More than five and half million young people in Europe are unemployed and almost a quarter of Europe's youth are at risk of falling into poverty. Clearly the economic crisis has played a major role in the development of this unsustainable situation but we are also not doing all that we can to help these young people enter the labour market. One of the lowest-cost, highest return investments we can make is to start to address the skills gap while they are still in school.
A recent survey of business leaders from across Europe found that over 60% of respondents felt their country's education system was not adequately preparing students to enter the workforce. These sentiments have also been echoed by young people across Europe. Among the skills most often cited as lacking include those that cannot be learned or taught from a text book, such as taking initiative, entrepreneurship and teamwork.
These are often referred to as transversal skills - those that can be used in any job. Transversal skills help people transform their knowledge of math, science, languages and history into valuable outcomes. However, traditional teaching methods and course curricula are often not designed to support the development of these cross-curricular skills.
As result, students don't always understand the relevance of what they are learning; they lose interest and motivation. Even worse, they may make poor education choices later on and too many are dropping out of school altogether - about six million per year. In countries like the UK, students that are not in education, employment or training has risen to nearly one million young people!
Learning by doing
Respected philosopher and educational reformer John Dewey coined the phrase 'learning-by-doing'. He believed that true knowledge is produced by practical activities where students are required to interact with the subject and others, such as lab experiments in science class. Students' understanding of the subject takes an evolutionary trajectory as their experience with the material changes through their interaction with it.
While the benefits of learning from one's experience is self-evident and is advocated by teachers, education systems have often struggled to find practical ways to implement this approach in the classroom. If we as a society are not able to integrate more project-based learning into the school day, future generations will lack the competences they need to compete in an ever more intensely competitive fast-moving global economy. Enterprise and entrepreneurship education are key.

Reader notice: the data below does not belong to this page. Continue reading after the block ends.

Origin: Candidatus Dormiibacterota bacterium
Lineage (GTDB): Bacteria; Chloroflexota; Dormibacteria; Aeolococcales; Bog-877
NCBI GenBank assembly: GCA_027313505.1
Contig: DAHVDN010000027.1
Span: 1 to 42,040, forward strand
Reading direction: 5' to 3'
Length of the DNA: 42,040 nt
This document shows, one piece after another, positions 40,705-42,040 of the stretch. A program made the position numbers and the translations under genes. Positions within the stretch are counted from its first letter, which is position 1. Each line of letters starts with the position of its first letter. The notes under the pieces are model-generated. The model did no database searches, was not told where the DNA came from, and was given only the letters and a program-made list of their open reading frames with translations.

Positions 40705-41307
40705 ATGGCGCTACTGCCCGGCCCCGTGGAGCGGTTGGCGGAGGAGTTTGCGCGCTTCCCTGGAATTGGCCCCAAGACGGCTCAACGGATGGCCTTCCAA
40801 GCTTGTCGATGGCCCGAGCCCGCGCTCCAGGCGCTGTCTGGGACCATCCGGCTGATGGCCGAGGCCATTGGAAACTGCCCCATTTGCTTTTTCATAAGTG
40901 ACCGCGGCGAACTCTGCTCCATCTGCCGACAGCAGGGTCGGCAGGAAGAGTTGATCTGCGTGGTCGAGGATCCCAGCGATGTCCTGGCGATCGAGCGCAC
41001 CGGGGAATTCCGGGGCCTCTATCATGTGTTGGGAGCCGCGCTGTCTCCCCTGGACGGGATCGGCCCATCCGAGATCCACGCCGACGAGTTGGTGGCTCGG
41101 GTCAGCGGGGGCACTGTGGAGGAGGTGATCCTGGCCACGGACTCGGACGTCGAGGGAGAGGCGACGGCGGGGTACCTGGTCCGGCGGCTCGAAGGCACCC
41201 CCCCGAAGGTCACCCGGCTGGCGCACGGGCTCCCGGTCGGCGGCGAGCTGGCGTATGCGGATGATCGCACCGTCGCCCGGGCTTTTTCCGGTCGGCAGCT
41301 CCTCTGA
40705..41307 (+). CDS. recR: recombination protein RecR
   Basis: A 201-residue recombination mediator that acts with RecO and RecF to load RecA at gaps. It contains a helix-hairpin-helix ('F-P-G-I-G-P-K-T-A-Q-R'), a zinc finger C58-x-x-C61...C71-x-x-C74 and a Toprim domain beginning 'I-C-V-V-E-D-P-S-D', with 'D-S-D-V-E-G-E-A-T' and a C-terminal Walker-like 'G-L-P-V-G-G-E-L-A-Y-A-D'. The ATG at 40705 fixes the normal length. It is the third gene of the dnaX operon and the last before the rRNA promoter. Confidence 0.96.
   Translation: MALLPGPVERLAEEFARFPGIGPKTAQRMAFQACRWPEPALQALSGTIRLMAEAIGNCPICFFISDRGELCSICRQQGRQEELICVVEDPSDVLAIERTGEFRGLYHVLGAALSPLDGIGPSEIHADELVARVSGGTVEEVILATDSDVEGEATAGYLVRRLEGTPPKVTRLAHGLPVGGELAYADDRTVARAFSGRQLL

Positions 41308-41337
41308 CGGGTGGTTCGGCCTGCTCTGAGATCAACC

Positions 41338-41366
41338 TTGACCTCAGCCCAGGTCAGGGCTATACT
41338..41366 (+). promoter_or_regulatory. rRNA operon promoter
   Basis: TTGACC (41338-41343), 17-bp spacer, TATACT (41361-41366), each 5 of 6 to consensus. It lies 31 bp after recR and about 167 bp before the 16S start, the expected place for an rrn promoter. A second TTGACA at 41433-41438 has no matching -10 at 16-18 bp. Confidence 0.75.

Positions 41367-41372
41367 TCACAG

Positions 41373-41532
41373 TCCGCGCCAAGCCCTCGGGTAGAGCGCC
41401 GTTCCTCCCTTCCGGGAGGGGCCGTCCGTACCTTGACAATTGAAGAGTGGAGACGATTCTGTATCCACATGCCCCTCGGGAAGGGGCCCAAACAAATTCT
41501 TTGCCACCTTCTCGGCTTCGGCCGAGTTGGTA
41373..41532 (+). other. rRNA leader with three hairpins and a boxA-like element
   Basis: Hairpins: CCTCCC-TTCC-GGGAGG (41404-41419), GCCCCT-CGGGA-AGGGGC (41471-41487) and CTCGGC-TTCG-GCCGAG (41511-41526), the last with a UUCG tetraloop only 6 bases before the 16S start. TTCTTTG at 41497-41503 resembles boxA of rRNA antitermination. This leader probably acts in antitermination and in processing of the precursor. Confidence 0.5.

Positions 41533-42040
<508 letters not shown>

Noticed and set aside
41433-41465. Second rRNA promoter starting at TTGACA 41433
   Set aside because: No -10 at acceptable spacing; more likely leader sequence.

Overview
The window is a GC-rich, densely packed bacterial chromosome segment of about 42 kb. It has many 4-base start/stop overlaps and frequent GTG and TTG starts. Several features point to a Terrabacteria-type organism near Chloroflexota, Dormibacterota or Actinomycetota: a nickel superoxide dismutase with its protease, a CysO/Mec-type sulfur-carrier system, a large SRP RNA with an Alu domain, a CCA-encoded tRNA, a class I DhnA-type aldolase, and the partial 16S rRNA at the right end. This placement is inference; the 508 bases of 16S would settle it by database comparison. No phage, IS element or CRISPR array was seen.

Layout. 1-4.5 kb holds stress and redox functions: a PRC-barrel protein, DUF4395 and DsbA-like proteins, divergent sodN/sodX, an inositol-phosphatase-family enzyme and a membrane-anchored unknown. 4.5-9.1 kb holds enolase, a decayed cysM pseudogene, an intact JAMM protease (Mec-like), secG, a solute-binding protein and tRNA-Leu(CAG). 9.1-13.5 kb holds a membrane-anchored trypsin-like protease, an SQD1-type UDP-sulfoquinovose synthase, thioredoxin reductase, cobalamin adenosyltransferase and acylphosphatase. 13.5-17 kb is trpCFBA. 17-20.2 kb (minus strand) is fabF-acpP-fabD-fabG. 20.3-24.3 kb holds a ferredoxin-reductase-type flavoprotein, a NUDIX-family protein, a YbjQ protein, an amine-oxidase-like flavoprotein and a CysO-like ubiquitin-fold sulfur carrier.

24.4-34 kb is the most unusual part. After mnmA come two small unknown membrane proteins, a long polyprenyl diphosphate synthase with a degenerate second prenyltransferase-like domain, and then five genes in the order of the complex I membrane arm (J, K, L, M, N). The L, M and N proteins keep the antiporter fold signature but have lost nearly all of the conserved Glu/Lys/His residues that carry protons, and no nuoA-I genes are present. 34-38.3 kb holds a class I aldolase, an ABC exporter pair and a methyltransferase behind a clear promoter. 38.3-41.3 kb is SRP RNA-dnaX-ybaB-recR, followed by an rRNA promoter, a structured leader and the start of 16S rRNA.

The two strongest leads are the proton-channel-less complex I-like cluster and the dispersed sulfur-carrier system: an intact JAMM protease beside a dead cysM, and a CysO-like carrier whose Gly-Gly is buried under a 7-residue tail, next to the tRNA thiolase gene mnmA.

Public-private partnerships needed in education
Our experience as a global organisation spans nearly 100 years. We have always focused on bringing the business community into direct contact with young people in the classroom - as early as possible - and giving young people access to their experience and expertise. It's a powerful educational partnership with teachers.
Governments and business communities that have co-invested in entrepreneurship education and support strong school-to-work schemes are achieving the best results in the fight against youth unemployment.
In Europe, our organisation has currently engaged approximately 140,000 business volunteers to work with more than three million students in 36 European countries to develop students' entrepreneurship skills, increase their employability and to empower them to make sounds financial decisions.
Participants in our mini-company programmes are four to five times more likely than their peers to start a business later on. They create, on average, 64,000 new businesses a year. Our alumni find jobs, are better paid and become net contributors to society.
While the EU and Member States have committed themselves to providing entrepreneurship education in schools and financial literacy education has become a hot topic since the financial crisis, not enough leaders have genuinely pushed for national action on the ground.
The business community also needs to recognise they should be part of the skills-based education supply chain. The most important contribution businesses can make to the education of future generations is through the sharing of their experiences and knowledge and mentoring students during the final years of their studies.
The needed change
To succeed we need to change mindsets. Students need to become more proactive about their future but they require support and encouragement. Educators need good programmes to structure and sustain their partnership with business people. Businesses need to understand more clearly the role they can play. Policymakers need to recognise the positive impacts such programmes can have on the education system and society as a whole.
Investment in education is among the most cost-effective we can make and it endures. The average cost per student for our schemes in Europe is 20€ per year. Yet, entrepreneurship education goes on to generate huge economic returns through increasing the number of new businesses, increasing employability and reducing state social costs.
We have to start early to give young people a chance.